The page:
W. Donald Fletcher and Van Duyn Dodge met in 1940 while working on a political campaign in San Francisco in 1940. Fletcher, 32, was a Stanford Law School graduate and Dodge, 45, was an investment counselor. While working side by side, the two began having deep discussions about the political process and what they could do to impact politics and government. They believed that in order to make an impact and effect change, they would need to cultivate a new generation of leaders.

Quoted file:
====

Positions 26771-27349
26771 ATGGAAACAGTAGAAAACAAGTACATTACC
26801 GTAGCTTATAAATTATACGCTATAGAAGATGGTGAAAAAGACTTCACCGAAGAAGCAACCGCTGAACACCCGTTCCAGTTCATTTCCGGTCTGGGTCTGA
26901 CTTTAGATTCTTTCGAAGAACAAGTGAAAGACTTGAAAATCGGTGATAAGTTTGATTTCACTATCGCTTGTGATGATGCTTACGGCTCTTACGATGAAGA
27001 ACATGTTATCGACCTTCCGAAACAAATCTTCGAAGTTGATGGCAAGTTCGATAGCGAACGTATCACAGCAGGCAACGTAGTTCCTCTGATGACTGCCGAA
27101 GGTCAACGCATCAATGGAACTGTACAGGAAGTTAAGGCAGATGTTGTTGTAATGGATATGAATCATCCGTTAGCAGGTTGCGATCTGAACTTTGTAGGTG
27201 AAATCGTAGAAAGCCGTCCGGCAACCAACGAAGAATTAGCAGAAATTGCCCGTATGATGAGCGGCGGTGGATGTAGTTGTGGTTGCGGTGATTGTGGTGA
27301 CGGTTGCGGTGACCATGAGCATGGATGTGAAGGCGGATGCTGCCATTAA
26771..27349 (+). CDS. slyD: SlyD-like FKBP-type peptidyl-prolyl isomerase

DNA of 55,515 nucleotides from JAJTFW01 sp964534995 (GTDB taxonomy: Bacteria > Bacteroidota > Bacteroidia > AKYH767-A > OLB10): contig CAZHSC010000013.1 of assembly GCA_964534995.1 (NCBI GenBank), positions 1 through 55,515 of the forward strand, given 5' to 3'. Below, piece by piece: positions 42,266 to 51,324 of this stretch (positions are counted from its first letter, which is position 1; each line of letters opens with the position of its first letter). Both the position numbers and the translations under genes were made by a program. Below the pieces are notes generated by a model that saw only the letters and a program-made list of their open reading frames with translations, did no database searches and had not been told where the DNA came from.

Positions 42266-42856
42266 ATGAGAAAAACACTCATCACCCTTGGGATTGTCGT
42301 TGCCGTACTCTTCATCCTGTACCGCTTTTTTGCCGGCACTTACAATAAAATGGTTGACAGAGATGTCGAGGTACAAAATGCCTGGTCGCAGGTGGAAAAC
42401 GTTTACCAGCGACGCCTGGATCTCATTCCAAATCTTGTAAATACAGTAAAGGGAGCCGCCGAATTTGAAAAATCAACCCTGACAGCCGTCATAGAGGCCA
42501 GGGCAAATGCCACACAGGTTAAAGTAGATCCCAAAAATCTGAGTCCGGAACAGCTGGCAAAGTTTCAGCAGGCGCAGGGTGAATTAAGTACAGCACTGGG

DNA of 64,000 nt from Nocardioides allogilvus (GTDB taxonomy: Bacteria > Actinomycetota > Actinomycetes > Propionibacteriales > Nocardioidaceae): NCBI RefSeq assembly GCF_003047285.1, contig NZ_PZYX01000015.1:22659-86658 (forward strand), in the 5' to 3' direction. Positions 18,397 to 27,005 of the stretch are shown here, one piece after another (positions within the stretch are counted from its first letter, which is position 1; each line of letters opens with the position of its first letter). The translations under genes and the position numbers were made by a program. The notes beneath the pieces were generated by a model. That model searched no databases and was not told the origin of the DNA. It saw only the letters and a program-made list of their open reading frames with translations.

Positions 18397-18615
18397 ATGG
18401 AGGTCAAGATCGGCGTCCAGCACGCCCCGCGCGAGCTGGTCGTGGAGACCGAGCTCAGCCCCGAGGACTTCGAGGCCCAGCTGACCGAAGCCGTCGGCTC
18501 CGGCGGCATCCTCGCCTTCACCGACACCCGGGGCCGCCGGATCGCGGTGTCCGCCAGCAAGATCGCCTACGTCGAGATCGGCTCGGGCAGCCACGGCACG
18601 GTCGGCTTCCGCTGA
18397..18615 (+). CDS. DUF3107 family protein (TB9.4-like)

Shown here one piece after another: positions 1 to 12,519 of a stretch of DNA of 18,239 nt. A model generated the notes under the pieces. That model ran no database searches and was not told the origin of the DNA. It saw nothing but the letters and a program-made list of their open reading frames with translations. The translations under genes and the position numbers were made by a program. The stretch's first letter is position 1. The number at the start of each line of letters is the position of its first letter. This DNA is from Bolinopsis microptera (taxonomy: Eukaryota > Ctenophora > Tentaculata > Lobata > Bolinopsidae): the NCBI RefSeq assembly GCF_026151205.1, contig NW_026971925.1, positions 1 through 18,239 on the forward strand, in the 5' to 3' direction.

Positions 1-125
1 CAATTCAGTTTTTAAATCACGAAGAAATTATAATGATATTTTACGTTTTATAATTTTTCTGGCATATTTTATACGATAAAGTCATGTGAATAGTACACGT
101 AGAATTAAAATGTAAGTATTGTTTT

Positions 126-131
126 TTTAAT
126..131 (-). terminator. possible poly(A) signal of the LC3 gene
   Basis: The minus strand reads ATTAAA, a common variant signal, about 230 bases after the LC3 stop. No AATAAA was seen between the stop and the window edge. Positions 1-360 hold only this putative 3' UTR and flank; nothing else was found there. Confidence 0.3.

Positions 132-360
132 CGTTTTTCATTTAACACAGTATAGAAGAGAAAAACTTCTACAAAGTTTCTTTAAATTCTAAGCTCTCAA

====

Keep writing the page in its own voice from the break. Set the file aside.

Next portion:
The vision of Fletcher and Dodge led to the creation of the CORO Foundation on October 12, 1942. A vision for a program of educational discovery to prepare citizen leaders was a totally new concept. In that spirit, they chose the name, CORO – familiar, yet original and free of preconceptions. In the wake of World War II, Fletcher and Dodge began this innovative approach to leadership development by training young veterans to ensure our democratic system of government could work more effectively and behalf of its citizens. Because of their work, CORO has come to represent both discovery and exploration.